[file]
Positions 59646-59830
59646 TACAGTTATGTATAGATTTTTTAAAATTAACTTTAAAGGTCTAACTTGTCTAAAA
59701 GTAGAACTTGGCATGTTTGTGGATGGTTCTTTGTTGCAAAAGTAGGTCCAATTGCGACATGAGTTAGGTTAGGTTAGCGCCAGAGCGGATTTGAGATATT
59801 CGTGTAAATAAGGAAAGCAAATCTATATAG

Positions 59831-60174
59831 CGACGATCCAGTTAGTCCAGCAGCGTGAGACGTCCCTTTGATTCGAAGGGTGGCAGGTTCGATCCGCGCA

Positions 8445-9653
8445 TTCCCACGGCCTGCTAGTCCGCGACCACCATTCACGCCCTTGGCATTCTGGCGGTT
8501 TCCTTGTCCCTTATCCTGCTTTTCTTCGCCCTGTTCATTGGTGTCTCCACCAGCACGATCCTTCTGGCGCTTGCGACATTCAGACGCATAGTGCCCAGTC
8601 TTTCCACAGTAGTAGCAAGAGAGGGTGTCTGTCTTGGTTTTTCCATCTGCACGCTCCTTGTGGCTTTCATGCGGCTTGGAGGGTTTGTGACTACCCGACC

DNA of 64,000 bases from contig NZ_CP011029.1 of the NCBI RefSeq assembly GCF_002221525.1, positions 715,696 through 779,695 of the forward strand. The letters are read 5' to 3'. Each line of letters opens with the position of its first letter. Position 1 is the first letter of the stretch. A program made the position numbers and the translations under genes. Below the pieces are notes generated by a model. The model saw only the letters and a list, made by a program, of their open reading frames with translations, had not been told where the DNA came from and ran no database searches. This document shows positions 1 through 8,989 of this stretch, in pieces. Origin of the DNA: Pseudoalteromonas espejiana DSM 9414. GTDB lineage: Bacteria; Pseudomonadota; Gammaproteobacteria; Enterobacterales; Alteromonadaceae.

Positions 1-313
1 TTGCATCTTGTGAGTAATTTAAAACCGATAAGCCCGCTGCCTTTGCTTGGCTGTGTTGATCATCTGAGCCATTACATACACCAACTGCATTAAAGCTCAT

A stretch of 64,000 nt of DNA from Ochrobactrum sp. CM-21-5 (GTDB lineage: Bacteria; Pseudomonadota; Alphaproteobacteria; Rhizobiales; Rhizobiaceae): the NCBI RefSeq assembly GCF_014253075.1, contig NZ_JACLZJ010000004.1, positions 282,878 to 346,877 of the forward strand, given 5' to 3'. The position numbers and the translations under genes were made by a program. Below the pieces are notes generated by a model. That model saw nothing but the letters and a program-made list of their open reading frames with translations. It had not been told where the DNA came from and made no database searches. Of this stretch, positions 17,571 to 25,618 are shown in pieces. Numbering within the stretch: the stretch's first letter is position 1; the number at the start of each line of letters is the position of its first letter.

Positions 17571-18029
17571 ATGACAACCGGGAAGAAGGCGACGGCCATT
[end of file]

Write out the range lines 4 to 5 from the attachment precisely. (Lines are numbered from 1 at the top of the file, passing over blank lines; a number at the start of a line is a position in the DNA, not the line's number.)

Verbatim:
59801 CGTGTAAATAAGGAAAGCAAATCTATATAG

Positions 59831-60174